Project Liberty: Cervelo S5 VWD
Oct 16, 2013
article & images by Nick Salazar
What you're looking at here is Liberty: my Cervelo S5 VWD project build that is meant to be an ultra light, highly aerodynamic road bike. This baby is 12.2 lbs as pictured, and is as slippery as anything on the road. It also happens to have the ability to become a complete TT machine with the addition of the aerobar extension hardware, for a weight penalty of just 200 grams more. There's a LOT of custom work going on here, and I'm going to take my time to describe it to you. Not every choice I made on this bike will appeal to every reader, but that's not the point.
The name I chose for this build, Liberty, refers to the fact that it was meant for me, and I exercised complete freedom in choosing how to make it, without concern for the journalistic implications of any eccentric choices I made. From start to finish, the process of building this bike has been extraordinarily fun. This bike really is everything I wanted it to be. At every step of the build, I just did what I thought would be cool; I figured the end result would have journalistic merit anyway, even if I wasn't specifically focused on what that merit was.
Here's a quick video showing off the bike in action:
So, what is this thing, anyway? Well, the original inspiration for the bike was this crazy little number that Trek built up for Chris Lieto back in 2010. Ever since I saw that bike, I'd wanted to make a dedicated road bike, built with an aero base bar and aero brake levers. The primary concept is to forego the traditional drop bars in favor of more aerodynamic ones, while still preserving road-specific geometry. Why? There are a few reasons. First, I rarely use my drops, and figured that swapping the typical ram horns for an aero base bar would yield a pretty huge aerodynamic improvement. Getting the body lower can be accomplished just by leaning down, no drops necessary. And I'm not a sprinter, so I don't have need of that particular position on the bike. The aero base bar would be the perfect starting point for this otherwise decidedly road-specific bike.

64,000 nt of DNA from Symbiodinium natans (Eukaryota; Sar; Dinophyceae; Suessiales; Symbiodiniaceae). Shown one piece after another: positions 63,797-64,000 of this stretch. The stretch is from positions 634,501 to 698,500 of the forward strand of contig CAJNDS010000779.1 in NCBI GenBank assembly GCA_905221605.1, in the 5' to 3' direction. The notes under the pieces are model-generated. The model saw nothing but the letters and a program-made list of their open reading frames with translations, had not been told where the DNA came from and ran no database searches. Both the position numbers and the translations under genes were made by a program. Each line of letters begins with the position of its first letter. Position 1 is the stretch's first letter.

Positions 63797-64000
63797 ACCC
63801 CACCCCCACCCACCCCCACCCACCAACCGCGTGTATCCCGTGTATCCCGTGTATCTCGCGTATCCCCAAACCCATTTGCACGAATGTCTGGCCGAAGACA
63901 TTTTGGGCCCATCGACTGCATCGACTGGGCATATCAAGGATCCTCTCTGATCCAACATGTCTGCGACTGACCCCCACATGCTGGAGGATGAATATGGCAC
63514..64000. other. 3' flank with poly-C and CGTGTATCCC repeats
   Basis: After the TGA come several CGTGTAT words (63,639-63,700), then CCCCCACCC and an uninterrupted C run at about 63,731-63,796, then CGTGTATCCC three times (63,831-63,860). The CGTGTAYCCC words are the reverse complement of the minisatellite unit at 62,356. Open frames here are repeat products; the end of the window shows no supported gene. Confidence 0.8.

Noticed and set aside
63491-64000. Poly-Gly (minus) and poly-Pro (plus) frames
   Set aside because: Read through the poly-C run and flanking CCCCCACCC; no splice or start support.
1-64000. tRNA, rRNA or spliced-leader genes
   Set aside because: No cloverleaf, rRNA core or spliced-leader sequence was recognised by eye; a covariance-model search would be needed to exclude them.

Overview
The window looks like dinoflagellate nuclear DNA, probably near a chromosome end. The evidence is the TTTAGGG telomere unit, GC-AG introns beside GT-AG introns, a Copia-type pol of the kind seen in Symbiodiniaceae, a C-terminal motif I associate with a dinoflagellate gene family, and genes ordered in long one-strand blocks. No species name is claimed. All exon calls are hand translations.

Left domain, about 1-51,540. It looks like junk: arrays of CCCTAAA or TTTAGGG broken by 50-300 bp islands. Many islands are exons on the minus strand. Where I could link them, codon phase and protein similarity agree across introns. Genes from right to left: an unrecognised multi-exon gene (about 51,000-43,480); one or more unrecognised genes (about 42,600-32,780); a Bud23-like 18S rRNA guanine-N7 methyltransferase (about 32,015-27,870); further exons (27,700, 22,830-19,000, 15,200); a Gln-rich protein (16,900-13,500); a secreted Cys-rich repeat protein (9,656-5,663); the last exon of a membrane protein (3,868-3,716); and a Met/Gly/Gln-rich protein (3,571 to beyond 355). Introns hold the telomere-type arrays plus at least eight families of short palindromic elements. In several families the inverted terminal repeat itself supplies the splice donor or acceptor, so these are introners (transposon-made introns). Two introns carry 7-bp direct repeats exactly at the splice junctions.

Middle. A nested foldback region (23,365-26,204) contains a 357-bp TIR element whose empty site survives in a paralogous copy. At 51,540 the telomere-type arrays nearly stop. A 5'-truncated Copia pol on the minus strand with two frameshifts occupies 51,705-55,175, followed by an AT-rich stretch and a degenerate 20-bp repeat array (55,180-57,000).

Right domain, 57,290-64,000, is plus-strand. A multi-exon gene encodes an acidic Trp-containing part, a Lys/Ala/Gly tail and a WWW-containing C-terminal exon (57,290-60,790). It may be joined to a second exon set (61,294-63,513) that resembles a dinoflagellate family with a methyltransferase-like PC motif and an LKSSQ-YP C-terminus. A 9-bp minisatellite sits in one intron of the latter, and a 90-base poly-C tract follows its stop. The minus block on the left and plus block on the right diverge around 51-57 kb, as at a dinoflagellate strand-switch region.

Refining the Concept
Okay, so step one was building a road bike with an aero base bar. After that, it surely follows that we'll want the rest of the bike to be reasonably aerodynamic as well. Let's go with a full aero road frame, aero wheels, the whole deal. Maybe those wheels will be aero but not too deep, because this will be a bike intended for all-conditions riding. Sure, if you wanted to race with this thing, you might pick a different wheelset depending on the course. But this bike is primarily going to be a daily rider, not a race-only purebred. So we'll be looking at something in the 30-45mm range, and there are a lot of great wheels in that category.
But, because I'm a bit of a weight weenie, I'll try to make this thing fiercely light. Despite the penalty that usually comes with aero parts, I'm determined, at the very least, to break the UCI weight barrier of 14.99 lbs (6.8 kg). Careful minimalism in component selection and a little help from my friends at Dash Cycles will help us get there. And because this is going to be MY bike, and I'm being utterly selfish in the direction of this project, I'm going to make sure that virtually everything on the bike is finished in naked carbon fiber. In my opinion, that's the most beautiful paint scheme there is. I especially love it when you can get a frame in nude carbon WITHOUT a cosmetic layer of fabric over the top of everything. I like to see the details, where one layup schedule comes in contact with another, where fabric changes from unidirectional to 3k, and where seams come together from different parts being bonded in. The best way to get this kind of detail is to start with a painted bike, and remove the paint. Manufacturers rarely bother to put a cosmetic layer of carbon on top of their frames if they're going to paint them anyway.
Now, the idea of a road bike with an aero base bar was an easy one to conceptualize, but once you get there, you've got the problem of how to add shifters. On the Lieto bike, linked above, Trek opted to go for a single-speed without shifters. But I wanted a much more usable bike than that. So how do you add shifters to a bike that only accepts aero brake levers? The solution, of course, is Di2 (or Campagnolo EPS). That will let us get this bike shifting beautifully, without needing anything too weird or custom. But of course, this is an all-out build, so (spoiler alert) I ended up making the shifting hardware custom anyway!
I think that's sufficient for an overview of how I came up with the concept for the bike. Hit the jump for how it was all executed, and finally on page three, we'll go over the ride quality of the finished rig, and a review of the Cervelo S5 frame at the heart of the build.